But what else? Where else? It had rained throughout most of Saturday, confining Fay to the house [I’d been in Brisbane at a Science teachers’ conference- and it had rained there all day as well]. The rain came down again on Sunday morning, albeit initially only as a brief downpour. It continued to rain as a fine spray well into the afternoon. Clearly all those outside chores we had planned for the day were now either impractical or simply impossible. So why not a return to Berlin Road? If nothing else it would break the monotony.
Again armed with the trusty Garmin Oregon 300 GPS unit, we decided to refine our “stops” along this extended transect and recorded the geographical co-ordinates of each individual “staging post” while continuing to treat the entire road as one birding site for computer recording purposes [in other words, we did not repeat previously recorded species and only altered the number seen where appropriate].
Typical Hoop Pine plantation. Image via taos-telecommunity.org/.../EPOW-090209.htm
We ended up with seven staging posts, ranging from the crest of the first hill [loose, open woodland on both sides of the road]; a stretch with narrow strips of remnant rainforest on both sides of the road; a stretch [one of our original stopping spots] where the remnant rainforest bordered only one side, with open grassland and a Hoop Pine Araucaria cunninghamii plantation on the other; at the intersection with both Chippendale and Jensen Roads, basically grassy lanes surrounded by grazing pastures; perhaps a 100m along the road beyond the “dog leg” where we had observed such gems as Zebra Finch Taeniopygia guttata on an earlier visit; at the gateway to a newly-acquired, but still house-less, site with a square patch of remnant rainforest on one side and open grassland on the other; and finally we parked in a gateway overlooking a small farm dam perhaps 50m from the road’s junction with the D’Aguilar Highway.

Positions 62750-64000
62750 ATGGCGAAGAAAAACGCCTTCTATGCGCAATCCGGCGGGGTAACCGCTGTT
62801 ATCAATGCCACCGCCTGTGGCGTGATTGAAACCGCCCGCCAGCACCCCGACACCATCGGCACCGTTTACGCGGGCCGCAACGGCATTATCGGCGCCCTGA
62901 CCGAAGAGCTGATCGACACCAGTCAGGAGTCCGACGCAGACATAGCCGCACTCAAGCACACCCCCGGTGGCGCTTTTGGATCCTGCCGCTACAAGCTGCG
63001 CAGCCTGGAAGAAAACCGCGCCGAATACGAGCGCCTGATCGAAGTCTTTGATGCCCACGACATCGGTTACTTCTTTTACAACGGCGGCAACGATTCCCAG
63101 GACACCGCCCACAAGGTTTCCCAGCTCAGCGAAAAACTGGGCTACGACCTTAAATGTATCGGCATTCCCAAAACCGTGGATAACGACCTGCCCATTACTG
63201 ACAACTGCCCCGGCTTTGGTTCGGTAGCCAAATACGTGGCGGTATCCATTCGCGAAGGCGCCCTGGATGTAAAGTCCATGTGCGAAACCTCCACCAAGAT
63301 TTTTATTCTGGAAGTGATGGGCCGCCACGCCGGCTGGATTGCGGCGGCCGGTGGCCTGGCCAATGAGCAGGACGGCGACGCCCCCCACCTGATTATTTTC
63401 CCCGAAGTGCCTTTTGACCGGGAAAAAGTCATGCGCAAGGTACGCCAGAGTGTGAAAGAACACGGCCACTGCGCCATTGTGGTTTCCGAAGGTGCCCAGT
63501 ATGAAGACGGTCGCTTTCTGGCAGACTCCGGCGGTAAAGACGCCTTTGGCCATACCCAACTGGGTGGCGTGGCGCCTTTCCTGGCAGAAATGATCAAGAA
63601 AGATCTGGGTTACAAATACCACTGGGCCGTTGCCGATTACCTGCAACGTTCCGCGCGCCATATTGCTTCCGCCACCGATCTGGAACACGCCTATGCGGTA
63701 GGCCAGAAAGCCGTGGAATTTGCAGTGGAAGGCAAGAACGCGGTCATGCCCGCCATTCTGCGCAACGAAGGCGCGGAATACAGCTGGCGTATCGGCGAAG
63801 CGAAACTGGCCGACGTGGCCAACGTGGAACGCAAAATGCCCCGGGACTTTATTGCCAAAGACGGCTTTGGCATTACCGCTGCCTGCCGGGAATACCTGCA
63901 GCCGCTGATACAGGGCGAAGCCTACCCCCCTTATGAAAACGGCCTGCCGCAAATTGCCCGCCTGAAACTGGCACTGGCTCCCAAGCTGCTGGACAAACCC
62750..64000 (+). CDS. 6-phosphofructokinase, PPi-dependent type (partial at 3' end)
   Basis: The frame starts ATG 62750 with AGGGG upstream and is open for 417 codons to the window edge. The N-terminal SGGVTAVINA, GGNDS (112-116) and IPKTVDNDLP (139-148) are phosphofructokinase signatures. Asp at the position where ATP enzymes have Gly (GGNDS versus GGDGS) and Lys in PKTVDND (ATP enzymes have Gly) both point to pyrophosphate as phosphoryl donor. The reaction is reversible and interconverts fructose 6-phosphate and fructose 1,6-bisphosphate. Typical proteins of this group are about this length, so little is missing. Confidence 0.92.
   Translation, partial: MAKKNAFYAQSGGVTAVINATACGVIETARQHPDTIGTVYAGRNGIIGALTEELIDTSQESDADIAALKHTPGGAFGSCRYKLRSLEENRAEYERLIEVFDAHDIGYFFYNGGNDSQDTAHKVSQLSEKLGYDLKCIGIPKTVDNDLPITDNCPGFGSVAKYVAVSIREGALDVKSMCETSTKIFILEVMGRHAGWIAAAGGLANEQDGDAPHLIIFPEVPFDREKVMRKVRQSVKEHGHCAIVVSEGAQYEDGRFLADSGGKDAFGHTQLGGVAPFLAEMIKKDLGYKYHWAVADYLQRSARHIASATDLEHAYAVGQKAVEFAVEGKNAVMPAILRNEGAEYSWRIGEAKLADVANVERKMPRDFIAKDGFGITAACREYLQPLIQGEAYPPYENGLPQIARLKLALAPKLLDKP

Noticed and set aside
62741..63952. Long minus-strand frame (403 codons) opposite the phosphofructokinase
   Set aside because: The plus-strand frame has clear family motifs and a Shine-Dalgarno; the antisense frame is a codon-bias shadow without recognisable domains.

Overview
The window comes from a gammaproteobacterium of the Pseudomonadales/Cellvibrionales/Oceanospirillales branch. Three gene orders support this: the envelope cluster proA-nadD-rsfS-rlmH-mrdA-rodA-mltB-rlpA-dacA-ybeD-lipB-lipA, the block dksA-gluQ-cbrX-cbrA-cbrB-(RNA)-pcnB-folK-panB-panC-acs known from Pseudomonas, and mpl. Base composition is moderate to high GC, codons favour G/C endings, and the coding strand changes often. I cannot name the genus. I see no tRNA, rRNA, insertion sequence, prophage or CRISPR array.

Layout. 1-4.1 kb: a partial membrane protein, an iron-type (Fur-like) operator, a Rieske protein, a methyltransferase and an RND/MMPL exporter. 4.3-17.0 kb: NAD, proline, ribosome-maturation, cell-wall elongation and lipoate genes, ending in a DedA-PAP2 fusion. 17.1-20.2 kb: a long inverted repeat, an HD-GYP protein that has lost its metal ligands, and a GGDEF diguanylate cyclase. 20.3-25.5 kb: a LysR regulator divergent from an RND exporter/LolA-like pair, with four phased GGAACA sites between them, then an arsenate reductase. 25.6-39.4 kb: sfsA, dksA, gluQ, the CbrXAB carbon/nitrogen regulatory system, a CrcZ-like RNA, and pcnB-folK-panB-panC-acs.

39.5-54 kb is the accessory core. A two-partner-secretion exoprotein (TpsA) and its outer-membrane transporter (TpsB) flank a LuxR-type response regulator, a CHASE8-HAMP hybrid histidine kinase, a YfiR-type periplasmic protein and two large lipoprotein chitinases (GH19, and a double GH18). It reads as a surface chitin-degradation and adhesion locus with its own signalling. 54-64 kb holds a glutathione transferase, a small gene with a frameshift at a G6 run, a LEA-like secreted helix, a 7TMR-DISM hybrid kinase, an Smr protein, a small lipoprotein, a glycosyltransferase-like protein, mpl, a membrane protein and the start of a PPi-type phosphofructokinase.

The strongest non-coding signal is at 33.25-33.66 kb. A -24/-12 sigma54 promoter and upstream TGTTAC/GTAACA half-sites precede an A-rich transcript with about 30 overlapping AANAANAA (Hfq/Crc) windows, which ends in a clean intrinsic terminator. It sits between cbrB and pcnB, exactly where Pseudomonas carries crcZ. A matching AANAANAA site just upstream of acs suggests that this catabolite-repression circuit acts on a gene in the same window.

Our tally came to 31, equalling the second highest total we had previously recorded along Berlin Road back in January 2009 [the current best being 34 species in January 2010]. The day’s tally included four species new to the site:
Black-faced Monarch Monarcha melanopsis [an immature bird]
Scarlet Honeyeater Myzomela sanguinolenta
Golden Whistler Pachycephala pectoalis
And perhaps the most interesting from our prespective [see the recent blog at Birds of Allen Road] was the
Eastern Yellow Robin Eopsaltria australis.